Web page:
This is the first in a series of posts about the Artisanship and craftsmanship of La Perla, taking a detailed look at the different types of fabrics, lace and finishing touches and details used by La Perla today.
Lace is a particular case of material produced using specific machinery; looms.
The different working techniques and different types of looms used allow various qualities of lace to be obtained. The weft and warp are created together – the effect is three dimensional: the design seems to stand out from the background.
Leavers lace (the most previous)
Jacquard lace (the most common)
Lace is often given support by being doubled with tulle.
The name “Leavers” comes from the name of the loom on which the lace is produced. These are antique looms that were first used in England in the early nineteenth century and later arrived in France, at Calais, where the greatest concentration of fine lace production can still be found today. Calais currently holds the world record for producing Leavers lace and has about 1,000 of the existing 1,200 looms currently in use. Characterised by very elaborate processes to weave the weft and warp, the ability of the leavers loom to work with a very high number of threads means that the lace created stands out thanks to the high definition of the pattern and a particularly fine gauge.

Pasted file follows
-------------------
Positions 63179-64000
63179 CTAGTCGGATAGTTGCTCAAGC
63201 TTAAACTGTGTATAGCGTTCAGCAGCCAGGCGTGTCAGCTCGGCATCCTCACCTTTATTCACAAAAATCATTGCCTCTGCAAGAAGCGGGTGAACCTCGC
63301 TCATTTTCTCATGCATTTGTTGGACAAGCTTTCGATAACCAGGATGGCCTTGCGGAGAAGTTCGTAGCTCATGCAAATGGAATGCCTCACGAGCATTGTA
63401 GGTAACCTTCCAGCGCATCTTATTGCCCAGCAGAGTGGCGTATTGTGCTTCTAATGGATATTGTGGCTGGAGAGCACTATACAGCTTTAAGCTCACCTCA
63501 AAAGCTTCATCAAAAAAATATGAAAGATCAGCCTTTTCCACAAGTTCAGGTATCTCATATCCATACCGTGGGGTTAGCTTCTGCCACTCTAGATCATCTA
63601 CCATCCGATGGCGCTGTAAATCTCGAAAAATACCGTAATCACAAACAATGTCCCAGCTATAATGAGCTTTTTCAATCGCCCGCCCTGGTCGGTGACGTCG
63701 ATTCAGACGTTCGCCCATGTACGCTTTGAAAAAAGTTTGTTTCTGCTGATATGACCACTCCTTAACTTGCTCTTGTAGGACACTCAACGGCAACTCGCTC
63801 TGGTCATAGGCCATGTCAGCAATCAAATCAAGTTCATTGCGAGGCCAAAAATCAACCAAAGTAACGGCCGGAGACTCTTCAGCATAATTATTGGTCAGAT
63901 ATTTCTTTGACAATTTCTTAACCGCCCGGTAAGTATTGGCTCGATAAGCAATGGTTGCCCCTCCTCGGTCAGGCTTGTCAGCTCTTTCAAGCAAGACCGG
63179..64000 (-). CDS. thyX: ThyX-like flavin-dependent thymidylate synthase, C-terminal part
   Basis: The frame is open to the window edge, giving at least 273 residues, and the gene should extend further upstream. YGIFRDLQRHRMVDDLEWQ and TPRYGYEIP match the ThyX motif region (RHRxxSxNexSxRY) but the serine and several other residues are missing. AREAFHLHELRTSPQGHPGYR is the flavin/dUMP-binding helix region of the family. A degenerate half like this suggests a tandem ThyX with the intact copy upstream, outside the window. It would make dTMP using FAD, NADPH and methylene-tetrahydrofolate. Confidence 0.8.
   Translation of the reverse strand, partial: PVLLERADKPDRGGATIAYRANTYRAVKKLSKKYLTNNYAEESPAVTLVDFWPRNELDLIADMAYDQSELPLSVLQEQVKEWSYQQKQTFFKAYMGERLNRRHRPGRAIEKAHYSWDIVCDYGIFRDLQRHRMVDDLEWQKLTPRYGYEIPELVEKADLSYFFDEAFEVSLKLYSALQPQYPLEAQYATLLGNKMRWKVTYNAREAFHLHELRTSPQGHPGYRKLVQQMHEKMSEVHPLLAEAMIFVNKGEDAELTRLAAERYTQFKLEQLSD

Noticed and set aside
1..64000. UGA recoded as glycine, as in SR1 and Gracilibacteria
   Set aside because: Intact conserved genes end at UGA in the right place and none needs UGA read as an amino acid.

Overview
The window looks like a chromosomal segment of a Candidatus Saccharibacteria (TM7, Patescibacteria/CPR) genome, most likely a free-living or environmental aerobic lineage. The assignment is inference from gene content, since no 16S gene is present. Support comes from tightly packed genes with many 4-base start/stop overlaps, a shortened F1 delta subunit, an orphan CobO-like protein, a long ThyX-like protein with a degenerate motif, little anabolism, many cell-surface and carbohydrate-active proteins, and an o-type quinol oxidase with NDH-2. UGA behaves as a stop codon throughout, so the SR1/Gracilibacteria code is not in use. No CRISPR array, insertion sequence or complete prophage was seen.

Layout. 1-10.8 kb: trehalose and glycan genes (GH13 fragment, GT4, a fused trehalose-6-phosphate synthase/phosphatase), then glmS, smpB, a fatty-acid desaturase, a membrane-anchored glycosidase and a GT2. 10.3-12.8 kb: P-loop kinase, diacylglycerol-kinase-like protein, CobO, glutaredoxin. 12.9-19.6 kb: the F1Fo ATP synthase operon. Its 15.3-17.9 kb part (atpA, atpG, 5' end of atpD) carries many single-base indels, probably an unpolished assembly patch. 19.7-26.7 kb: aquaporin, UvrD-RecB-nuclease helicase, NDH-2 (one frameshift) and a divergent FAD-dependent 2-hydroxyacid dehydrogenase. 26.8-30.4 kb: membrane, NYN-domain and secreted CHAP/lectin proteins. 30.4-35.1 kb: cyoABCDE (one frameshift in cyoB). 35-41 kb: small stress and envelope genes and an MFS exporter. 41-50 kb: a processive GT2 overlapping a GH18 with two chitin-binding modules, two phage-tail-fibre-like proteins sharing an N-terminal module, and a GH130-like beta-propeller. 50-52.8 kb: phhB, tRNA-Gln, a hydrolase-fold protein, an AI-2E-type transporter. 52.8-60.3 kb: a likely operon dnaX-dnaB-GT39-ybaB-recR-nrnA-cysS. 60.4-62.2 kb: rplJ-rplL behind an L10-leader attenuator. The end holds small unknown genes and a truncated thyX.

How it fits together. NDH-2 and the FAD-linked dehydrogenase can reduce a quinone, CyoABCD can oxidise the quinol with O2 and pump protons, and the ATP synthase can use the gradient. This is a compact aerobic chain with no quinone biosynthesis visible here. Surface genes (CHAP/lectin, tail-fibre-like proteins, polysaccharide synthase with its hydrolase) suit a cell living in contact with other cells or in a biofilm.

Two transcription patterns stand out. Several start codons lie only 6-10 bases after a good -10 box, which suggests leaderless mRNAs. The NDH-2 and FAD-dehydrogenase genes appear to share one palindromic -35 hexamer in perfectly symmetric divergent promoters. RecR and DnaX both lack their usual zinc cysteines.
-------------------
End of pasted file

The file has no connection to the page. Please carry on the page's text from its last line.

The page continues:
The name “Jacquard” comes from the name given to the family of looms invented in Germany following the Second World War. The simple, quite unrefined lace produced on the first loom in this series was gradually improved on subsequent looms, from Jacquard, to Jacquardtronic, to Textronic to conclude with the most recent creation, the Super Textronic.
The common characteristic of all these looms is the tricot stitch from which the lace is created, a stitch that is easier and quicker than the weft and warp of the Leavers looms, but which gives a thicker lace, with a less defined pattern, a rather uniform background and a “flat” appearance with little depth